It must be remembered that this study, in which only ten performances by six performers are transcribed, cannot take into account the infinite number of possible performances at different times by each of the countless honkyoku performers. The issue of how the passage of time affects the transmission of honkyoku has, for the lack of data, only briefly been touched upon.

Scholarly approaches such as this thesis can never reflect the entire picture of the honkyoku tradition and its transmission, but they can shed a particular light on the subject that may not be apparent with other approaches. Nevertheless, transmission of honkyoku in the shakuhachi tradition includes far more than the transmission of just the notes and the technical details of performance. It is the transmission of ‘ideals’. The form that each individual’s ideals take may vary as much as the individuals themselves.

While each transcription is an analogue of only one performance by each individual performer, even a limited analysis of a limited data base such as the ten transcriptions used in this thesis provides a remarkable glimpse of the incredibly complex diversity and variability of the shakuhachi classical honkyoku. These two elements, diversity and variability, are two of the most fundamental defining features of honkyoku. That these two features can still be so readily observed confirms the enduring nature of this living tradition.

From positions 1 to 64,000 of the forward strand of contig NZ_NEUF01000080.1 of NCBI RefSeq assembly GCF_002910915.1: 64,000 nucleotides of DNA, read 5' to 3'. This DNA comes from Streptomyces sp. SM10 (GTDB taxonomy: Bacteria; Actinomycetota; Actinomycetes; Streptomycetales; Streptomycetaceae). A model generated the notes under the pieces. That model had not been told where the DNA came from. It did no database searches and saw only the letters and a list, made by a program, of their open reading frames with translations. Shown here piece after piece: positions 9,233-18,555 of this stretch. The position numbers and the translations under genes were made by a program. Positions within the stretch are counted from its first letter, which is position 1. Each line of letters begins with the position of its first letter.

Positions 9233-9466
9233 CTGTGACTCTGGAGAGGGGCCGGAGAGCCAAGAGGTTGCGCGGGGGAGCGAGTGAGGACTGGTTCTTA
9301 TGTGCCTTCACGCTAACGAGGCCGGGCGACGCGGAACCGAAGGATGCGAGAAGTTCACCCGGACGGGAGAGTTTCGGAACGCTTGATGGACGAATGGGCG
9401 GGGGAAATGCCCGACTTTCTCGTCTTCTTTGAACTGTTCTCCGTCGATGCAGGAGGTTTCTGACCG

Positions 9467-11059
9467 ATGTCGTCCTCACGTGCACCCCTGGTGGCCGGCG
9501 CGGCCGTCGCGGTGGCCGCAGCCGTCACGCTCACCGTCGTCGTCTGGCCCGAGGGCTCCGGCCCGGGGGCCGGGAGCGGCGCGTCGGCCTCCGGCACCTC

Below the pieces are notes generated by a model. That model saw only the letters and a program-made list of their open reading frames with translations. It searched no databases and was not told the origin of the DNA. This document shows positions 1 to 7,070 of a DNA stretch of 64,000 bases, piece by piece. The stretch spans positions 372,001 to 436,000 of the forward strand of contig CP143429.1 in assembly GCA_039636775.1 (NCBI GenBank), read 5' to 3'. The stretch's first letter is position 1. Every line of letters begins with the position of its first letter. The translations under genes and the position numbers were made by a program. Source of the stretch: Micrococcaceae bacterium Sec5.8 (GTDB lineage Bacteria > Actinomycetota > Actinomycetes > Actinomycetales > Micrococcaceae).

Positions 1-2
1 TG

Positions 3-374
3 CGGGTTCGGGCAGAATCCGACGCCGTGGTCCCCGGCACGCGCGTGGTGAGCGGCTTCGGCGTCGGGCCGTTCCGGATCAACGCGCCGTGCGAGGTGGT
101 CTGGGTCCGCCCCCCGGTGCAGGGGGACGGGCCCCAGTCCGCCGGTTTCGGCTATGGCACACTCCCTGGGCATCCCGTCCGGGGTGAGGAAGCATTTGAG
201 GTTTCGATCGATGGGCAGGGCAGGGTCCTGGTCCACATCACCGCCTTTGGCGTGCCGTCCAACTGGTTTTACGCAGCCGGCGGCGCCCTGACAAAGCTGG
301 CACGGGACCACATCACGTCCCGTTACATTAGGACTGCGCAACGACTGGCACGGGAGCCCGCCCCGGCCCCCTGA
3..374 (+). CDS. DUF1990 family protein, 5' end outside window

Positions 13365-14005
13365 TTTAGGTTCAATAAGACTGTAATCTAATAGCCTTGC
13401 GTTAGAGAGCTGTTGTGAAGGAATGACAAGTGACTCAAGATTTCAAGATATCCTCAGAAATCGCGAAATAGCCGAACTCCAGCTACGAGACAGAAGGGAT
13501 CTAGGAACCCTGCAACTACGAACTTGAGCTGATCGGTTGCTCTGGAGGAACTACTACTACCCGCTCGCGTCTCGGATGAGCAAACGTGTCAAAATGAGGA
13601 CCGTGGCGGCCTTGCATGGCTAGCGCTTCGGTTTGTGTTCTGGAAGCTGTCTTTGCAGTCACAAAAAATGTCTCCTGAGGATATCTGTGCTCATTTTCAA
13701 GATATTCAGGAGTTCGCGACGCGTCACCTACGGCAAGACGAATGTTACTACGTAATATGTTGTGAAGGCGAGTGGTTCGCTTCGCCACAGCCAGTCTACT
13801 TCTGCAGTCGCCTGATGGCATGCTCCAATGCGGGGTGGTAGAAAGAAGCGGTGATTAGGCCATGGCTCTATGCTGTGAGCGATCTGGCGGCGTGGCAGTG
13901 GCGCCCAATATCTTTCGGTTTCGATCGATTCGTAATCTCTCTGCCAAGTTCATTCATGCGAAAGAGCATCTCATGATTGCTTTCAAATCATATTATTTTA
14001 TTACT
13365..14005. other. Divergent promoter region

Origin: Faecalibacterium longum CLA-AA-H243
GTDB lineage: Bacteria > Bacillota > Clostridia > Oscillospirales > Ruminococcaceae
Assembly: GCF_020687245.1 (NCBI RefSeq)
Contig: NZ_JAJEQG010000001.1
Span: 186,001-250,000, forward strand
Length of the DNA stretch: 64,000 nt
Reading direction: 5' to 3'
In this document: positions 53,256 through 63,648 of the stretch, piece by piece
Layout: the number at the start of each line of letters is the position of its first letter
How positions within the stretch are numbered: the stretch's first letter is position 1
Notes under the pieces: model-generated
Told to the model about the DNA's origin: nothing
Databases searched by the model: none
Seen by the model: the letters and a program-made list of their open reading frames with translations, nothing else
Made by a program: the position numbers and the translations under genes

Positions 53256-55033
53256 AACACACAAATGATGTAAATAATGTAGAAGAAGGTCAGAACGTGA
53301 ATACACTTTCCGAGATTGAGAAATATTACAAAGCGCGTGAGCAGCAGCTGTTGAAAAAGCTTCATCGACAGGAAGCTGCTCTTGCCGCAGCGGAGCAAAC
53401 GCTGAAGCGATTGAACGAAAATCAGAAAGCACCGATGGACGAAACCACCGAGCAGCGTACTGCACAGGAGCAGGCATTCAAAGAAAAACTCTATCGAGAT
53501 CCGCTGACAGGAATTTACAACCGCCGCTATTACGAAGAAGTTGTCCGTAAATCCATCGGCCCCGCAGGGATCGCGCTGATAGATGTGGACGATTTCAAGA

In addition to the above issues, the question of ‘insider/outsider’, first raised in chapter one, must be addressed. The ways in which the analyses were set up and executed necessitated an insider’s knowledge of “Reibo”. The lining up of the orthographically simplified transcriptions (pp.359369), which was a crucial step in the analyses, was particularly dependent upon an understanding of the piece achieved only through the insider’s experience of performing “Reibo”.

One of the insights gained in the process of researching and writing this thesis has to do with the insider/outsider theme and how it relates to Watazumi’s honkyoku. The problems associated with any paradigm of insider/outsider with regards to the shakuhachi tradition are solved instantly by Watazumi. In his repudiation of the teacher-student relationship, of the notion of lineage and transmission and of the labels honkyoku and shakuhachi (pp.415416), Watazumi transcends the insider/outsider dichotomy, and arrives at a unifying state of being eloquently referred to in the shakuhachi tradition with the expression, ichi on jôbutsu (, ‘one sound attaining Buddhahood’). In the ‘one sound’ there is no inside and no outside.